ConocoPhillips has funded FEED at its Willow NPR-A development
ConocoPhillips approved funding for front-end engineering and design, FEED, for its Willow project in the National Petroleum Reserve-Alaska earlier in December, ConocoPhillips Alaska spokeswoman Natalie Lowman told Petroleum News in a Dec. 29 email. The funding “includes gravel work for the 2021 winter season, and progress with detailed engineering based on the development plan approved in the ROD,” she said.
The record of decision or ROD on the final environmental impact statement for the project was signed by the U.S. Department of the Interior on Oct. 26 (see story in Nov. 1 issue of PN). The FEIS for the project was released in August.
“A final investment decision is planned for late 2021,” Lowman said.
Gravel work permittedThe U.S. Army Corps of Engineers issued a permit for gravel work at Willow on Dec. 18. That permit is for the discharge of clean fill and associated work in waters of the U.S. for construction of the Willow master development project at portions of the Bear Tooth and Greater Mooses Tooth units in NPR-A.
After the Willow ROD was released in October Lowman told PN that it allowed the company to move forward with project planning. “A decision on moving into FEED (Front-End Engineering and Design) will be made later this year, but project construction could begin in 2021 subject to receiving regulatory approvals,” Lowman told PN in an October email.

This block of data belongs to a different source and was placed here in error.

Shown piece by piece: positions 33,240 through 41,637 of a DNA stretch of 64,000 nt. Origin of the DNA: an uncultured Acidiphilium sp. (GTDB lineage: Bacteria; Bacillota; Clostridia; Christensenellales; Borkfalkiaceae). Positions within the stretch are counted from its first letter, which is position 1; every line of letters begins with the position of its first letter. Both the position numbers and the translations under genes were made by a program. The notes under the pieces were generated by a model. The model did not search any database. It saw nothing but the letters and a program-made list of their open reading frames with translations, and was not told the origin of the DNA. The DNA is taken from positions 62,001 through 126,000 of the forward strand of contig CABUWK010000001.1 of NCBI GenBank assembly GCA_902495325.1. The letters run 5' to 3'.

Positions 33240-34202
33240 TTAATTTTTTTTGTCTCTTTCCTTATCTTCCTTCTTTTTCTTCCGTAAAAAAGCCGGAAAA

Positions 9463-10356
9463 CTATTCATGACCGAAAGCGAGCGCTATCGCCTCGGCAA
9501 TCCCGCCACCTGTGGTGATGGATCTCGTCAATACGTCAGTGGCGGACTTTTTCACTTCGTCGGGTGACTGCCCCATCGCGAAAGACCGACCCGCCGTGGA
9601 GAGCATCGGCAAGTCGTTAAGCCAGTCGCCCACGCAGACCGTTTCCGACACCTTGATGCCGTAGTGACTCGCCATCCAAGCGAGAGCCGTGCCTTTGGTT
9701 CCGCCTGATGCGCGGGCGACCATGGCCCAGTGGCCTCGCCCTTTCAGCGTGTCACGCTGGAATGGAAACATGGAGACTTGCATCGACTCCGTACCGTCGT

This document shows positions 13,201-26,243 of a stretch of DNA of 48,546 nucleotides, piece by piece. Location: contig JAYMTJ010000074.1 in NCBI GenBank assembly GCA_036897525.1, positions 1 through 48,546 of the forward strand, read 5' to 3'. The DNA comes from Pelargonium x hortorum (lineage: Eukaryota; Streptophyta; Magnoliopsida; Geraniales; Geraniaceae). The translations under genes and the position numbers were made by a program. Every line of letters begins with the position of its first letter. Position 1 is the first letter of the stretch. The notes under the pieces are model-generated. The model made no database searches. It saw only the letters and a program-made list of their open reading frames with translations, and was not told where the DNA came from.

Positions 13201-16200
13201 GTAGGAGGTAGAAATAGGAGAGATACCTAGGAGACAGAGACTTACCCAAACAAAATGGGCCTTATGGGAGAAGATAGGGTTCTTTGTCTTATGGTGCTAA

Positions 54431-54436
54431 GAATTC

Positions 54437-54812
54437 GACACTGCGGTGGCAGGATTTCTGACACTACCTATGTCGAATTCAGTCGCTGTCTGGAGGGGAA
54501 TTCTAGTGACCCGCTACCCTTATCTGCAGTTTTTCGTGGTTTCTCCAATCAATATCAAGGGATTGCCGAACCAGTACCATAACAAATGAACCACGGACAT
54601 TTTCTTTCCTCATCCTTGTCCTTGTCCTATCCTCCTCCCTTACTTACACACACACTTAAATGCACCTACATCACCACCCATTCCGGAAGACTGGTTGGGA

Willow projectConocoPhillips made the Willow discovery in 2016 at its Bear Tooth unit in NPR-A, west of its producing units at Greater Mooses Tooth in NPR-A and Colville River on state acreage.
BLM said projected production at Willow is 160,000 barrels per day with a processing capacity of 200,000 bpd, with production estimated over 30 years to total 586 million barrels of oil.
In a press release on the record of decision, BLM said the ROD deferred a decision on portions of the proposal, including drill sites Bear Tooth 4 and Bear Tooth 5 and gravel roads and pipelines associated with those drill sites; these are the most northerly and southerly of the five drill sites proposed for the project.
BLM said the deferral was “to allow the Proponent to undertake additional consultation with stakeholders in the community of Nuiqsut to further address concerns some stakeholders have raised regarding potential impacts to caribou migration and subsistence hunting associated with these portions of the Project, prior to BLM addressing approval of these drill sites in a record of decision.”
The Willow project will extend an all-season gravel road from Greater Mooses Tooth southeast with gravel roads connecting all project gravel infrastructure including the Willow Processing Facility, Willow Operations Center and the drill sites.
“The access road alignment would provide direct gravel-road access from the existing gravel road network in the GMT and Alpine developments to the Project facilities,” BLM said, allowing for “additional operational safety and risk reduction by providing redundancies and additional contingencies for each development,” as well as providing support for “reasonably foreseeable future actions,” the agency said.
- KRISTEN NELSON